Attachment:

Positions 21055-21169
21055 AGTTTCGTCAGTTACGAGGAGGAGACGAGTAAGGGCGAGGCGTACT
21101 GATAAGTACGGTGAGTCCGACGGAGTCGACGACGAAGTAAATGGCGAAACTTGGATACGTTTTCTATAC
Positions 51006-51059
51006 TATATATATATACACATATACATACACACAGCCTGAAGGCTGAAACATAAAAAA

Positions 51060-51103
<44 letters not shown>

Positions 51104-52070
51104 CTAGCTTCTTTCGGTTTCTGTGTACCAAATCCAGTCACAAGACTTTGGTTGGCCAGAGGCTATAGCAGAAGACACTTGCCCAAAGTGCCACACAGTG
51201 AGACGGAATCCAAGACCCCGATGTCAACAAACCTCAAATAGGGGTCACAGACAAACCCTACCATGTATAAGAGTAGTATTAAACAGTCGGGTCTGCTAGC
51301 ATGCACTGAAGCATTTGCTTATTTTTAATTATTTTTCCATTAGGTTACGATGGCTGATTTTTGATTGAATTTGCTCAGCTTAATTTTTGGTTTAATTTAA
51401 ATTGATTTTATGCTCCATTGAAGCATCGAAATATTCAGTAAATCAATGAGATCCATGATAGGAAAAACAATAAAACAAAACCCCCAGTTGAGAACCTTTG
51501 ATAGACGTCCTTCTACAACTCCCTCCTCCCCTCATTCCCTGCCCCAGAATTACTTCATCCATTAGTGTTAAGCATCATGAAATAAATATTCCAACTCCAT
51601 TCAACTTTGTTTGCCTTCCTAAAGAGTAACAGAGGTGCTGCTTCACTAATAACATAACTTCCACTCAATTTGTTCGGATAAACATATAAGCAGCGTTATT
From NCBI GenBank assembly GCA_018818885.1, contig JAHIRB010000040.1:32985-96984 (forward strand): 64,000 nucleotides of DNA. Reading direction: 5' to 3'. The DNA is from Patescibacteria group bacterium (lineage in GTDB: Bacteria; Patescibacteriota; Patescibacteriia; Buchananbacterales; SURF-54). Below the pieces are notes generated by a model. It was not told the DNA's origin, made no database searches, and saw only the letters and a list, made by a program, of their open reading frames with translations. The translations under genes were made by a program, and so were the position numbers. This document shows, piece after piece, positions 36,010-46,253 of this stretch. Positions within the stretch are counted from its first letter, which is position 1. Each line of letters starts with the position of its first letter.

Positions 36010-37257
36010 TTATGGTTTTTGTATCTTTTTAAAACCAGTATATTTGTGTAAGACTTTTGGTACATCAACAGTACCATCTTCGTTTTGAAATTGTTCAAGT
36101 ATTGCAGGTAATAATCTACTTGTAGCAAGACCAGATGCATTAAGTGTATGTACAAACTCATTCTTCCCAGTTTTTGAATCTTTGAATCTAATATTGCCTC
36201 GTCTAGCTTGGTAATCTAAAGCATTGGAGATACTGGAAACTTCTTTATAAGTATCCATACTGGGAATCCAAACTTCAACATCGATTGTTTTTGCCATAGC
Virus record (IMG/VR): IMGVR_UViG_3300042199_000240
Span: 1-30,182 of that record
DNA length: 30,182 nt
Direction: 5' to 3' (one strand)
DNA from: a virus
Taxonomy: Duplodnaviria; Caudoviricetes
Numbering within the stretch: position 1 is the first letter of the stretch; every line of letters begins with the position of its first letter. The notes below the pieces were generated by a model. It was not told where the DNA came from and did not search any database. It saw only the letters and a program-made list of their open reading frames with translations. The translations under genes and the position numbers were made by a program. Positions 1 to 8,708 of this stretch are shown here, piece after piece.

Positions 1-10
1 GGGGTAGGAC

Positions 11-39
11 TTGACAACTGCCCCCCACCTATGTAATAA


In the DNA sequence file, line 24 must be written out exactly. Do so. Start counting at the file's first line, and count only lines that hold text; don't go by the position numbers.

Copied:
DNA from: a virus